by Mick Hugh
Are there pastorals in a pixel?
I’ve heard it said so.
That a perfect moment holds life’s memories…
yet the playback waits for death.
No better than the world
in a meek man’s hands:
show me the roses growing naturally in the graveyard,
or a romance with a wick for the years.
We can get high enough
if we run the old Buick
with the garage door shut.
We can get high
walking the Lincoln Tunnel,
or gasping for breath
from a Newark overpass.
A thousand office faces
find their dreams in computer screens,
still glowing when the day shuts its lights.
Wither the aortic valve,
just from a lack of use.
myopic Coke-bottle glasses.
The smoke-stacks in a Cezanne.
in the gold mines of a wedding ring –
are we done yet?
Febrile seizures on a death-bed
awaken his famous past:
canyons in the skin
that ran the red of roses.
He’d take his books for walks
till his legs got lost,
down by the waterfront,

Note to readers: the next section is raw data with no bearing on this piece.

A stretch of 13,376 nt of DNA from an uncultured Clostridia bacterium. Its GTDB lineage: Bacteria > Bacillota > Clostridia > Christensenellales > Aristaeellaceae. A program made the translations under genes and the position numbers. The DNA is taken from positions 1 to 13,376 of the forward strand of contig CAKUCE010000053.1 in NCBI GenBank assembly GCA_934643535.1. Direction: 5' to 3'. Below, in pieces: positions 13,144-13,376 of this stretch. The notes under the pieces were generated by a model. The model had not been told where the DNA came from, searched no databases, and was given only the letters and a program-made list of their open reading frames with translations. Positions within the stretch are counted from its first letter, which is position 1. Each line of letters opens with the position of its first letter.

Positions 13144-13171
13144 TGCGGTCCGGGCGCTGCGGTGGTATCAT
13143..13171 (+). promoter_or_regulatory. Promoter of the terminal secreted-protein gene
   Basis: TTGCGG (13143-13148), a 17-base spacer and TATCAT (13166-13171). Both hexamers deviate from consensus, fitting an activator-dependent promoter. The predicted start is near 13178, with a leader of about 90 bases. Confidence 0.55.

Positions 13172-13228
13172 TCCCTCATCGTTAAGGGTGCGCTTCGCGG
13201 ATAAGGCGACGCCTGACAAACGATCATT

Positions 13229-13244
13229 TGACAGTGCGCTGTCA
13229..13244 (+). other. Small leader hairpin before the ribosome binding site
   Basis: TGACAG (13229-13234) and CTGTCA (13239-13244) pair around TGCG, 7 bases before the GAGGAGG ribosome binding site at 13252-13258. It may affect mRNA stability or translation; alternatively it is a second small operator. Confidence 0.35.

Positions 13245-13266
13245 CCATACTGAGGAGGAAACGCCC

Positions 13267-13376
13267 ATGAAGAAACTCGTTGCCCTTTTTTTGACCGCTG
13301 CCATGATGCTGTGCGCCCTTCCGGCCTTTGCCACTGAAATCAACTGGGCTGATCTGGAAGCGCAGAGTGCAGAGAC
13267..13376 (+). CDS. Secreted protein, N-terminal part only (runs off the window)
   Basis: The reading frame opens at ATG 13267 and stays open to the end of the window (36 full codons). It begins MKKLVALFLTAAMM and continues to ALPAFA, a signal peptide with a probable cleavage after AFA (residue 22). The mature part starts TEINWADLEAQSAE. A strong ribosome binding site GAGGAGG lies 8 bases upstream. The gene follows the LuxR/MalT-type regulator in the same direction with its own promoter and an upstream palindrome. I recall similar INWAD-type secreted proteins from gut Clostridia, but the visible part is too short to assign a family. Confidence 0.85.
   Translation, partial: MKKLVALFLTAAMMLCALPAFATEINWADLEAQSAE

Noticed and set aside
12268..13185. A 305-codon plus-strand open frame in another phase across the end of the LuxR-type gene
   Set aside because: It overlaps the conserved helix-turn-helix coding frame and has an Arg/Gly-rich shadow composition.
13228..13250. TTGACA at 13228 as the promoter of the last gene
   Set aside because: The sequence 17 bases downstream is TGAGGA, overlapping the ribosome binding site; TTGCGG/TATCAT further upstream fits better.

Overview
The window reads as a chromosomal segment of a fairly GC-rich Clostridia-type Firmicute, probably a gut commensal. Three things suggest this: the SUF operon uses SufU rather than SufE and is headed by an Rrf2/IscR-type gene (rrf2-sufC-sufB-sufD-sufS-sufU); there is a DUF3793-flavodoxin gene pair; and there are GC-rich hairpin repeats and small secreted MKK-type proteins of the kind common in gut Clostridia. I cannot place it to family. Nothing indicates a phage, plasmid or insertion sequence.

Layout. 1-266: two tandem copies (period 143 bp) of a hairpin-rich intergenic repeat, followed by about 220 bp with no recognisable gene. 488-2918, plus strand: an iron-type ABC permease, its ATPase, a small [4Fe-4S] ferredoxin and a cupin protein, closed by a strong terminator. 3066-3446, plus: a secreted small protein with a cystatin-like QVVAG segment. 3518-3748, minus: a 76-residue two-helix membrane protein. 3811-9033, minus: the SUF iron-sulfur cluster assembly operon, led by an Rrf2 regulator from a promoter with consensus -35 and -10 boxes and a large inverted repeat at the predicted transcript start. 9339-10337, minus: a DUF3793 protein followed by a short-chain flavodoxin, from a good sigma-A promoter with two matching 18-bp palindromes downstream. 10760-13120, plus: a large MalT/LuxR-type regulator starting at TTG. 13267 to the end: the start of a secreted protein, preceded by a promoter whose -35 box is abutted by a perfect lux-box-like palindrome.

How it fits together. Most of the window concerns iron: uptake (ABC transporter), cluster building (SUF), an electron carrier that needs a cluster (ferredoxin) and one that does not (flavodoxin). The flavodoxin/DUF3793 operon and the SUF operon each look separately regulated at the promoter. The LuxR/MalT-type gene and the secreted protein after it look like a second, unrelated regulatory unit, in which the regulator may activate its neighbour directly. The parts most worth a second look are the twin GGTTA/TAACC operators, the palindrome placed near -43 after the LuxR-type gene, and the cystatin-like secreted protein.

down Washington Street.
The clamor of half-built high-rises,
soot of the tent towns
under the highways:
the fast clacking of sharp shoes on the sidewalks,
a briefcase to withstand the bullets.
Strange creatures that lurked down the streets,
mange and tendon and quiet whisper.
The dog with chopped ears
pawed the Plexiglass shell,
as the clerks and the lawyers brisked past.
A daisy grew in a pavement crack.
A daisy grew and the seasons churned
on a playback twice as fast.
Stuck at a stop in the traffic-thronged street was a truck,
hauling concrete to the next empty lot, being filled.
The driver could barely be heard:
the hum of idling traffic,
the overpasses rumbling above;
beneath the sounds of airplane thrust
and the debates of World News Tonight,
the truck driver,
“I loafe and invite my soul, I lean and loafe at my ease observing a spear of summer grass!”
Mick Hugh is a writer for Sudden Denouement, and the groundskeeper at Mick’s Neon Fog.